Six Month Active Surveillance Follow Up for Early Stage Breast Cancer
Updated: Jan 27
When I was first diagnosed with very early stage breast cancer I chose “active surveillance” instead of a lumpectomy as my treatment. I wanted to take a “wait and see” approach for the progression (if any) of the small group of malignant cells in my right breast … taking action as necessary, but not before.
The first surgeon I was referred to after the pathology reports from my two biopsies came back, said that surgery (with the possibility of radiation post surgery) was pretty much my only option, even offering a double mastectomy as an alternative to a lumpectomy. As I sat in his office listening to what he was telling me, my head was spinning … but I reluctantly agreed to a lumpectomy in six weeks time.
Over the next few days, during which I did a lot of research, I began to question if that was the right choice, and if it was even necessary. I remember at one point this surgeon briefly mentioning that this type of cancer has the possibility of never developing into anything life threatening. Yet in the same breath, he went on to say that since my mammograms and ultrasounds had now shown these cancer cells present, it meant that action needed to be taken. To me that made no sense whatsoever. Why would I jump into surgery, that has the chance of leaving my breast disfigured, knowing that there was the possibility that the cancer cells could remain dormant for the rest of my life?
I decided to put my agreed upon lumpectomy on hold and sought the opinion of another surgeon ... a surgeon that would honour my questioning and uncertainty about the necessity of going under the knife without delay. I was not feeling confident that it was the necessary treatment for me at that point. Luckily, that is exactly what I found.
“Helping patients to understand that low-risk DCIS does not require immediate action or rushed decision-making is important.”
Sarah T. Hawley, Ph.D.
My diagnosis was given to me on January 12, 2018. The six-month active surveillance approach that was agreed upon between myself and my second surgeon took me to July 16, 2018. On this date a follow up mammogram would offer a comparison of my previous ones, letting us know whether the malignancy had spread, grown smaller or remained unchanged.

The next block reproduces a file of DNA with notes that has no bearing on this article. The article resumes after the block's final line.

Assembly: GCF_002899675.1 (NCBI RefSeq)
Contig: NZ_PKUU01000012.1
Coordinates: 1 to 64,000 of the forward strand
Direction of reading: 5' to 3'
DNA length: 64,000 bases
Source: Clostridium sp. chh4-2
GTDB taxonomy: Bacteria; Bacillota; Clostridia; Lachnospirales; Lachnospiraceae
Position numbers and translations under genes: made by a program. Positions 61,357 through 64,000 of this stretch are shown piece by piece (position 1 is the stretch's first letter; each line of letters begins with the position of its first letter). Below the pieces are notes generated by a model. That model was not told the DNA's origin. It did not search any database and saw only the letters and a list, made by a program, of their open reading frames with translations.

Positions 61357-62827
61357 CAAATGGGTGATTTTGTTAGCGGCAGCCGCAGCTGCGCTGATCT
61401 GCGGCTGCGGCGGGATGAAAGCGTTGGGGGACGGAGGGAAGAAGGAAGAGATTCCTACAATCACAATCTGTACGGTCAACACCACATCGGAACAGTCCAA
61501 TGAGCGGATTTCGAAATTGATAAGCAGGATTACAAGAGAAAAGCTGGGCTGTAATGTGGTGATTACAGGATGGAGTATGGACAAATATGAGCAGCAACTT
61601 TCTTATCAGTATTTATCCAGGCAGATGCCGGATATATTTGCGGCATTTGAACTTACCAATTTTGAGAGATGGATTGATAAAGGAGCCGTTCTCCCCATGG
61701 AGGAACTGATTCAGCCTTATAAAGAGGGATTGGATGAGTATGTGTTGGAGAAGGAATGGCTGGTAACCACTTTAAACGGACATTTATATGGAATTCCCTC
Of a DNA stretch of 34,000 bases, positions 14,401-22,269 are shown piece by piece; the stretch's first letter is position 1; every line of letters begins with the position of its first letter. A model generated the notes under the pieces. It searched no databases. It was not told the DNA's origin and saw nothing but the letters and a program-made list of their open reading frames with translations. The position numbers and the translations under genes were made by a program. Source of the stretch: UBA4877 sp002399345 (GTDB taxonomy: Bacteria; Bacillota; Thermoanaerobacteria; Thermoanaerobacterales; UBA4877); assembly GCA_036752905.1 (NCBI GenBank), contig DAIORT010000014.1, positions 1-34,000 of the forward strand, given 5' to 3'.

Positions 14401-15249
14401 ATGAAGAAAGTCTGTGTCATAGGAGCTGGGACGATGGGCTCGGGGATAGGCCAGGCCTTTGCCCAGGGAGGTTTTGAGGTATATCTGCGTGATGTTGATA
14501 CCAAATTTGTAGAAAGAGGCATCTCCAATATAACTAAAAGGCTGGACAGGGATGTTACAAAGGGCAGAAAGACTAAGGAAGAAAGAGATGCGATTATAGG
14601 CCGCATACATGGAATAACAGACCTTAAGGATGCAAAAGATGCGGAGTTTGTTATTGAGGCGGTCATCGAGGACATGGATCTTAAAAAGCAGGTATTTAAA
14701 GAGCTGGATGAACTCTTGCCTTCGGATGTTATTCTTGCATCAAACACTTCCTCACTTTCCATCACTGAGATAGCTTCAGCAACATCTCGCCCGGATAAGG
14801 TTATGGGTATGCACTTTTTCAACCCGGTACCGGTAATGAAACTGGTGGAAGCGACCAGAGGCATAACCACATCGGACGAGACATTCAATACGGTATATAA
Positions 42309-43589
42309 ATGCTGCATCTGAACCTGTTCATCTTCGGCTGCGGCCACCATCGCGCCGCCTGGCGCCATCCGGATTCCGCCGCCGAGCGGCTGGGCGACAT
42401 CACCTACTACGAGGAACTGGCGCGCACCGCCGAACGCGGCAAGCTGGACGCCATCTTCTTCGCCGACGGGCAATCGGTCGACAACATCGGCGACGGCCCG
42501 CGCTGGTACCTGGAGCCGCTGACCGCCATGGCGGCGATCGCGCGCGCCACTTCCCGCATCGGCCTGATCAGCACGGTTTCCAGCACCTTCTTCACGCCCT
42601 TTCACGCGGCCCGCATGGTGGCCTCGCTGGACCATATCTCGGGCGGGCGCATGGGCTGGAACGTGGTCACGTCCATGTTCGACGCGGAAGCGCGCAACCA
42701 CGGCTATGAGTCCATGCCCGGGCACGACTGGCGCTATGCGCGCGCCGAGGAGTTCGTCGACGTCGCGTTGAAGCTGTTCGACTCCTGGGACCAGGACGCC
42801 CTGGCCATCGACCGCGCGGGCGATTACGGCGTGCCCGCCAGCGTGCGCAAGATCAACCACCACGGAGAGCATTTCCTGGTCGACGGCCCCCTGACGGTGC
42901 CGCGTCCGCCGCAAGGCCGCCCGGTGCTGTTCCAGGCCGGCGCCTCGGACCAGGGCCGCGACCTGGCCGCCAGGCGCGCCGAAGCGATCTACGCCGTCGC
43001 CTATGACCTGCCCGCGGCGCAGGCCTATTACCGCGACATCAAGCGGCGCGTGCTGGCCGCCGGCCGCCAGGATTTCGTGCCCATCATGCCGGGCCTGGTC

The news I received affirmed to me that my decision had been the right one for me. My six-month follow up mammogram showed that the cancer cells had remained unchanged. My surgeon was happy to report that this is a very good sign, as the first six months is typically the most notable time that a newly diagnosed early stage malignancy will spread. I was ecstatic for several reasons. The obvious one being that there had been no change. I also felt proud, proud of myself for taking a stand and going against what much of the medical community is telling us … that early detection is saving women’s lives, which it absolutely is for some women, yet it is also leading many others to drastically over treat something that years ago would never have even been detected or caused any concerns in a woman’s life.
“While some breast cancers are very aggressive, most are slow growing, taking a decade or more to become detectable. Many of these slowest growing cancers would never become a problem for women and would not be found were it not for the mammograms we are entreated to get.”
Karuna Jagger - Executive Director, Breast Cancer Action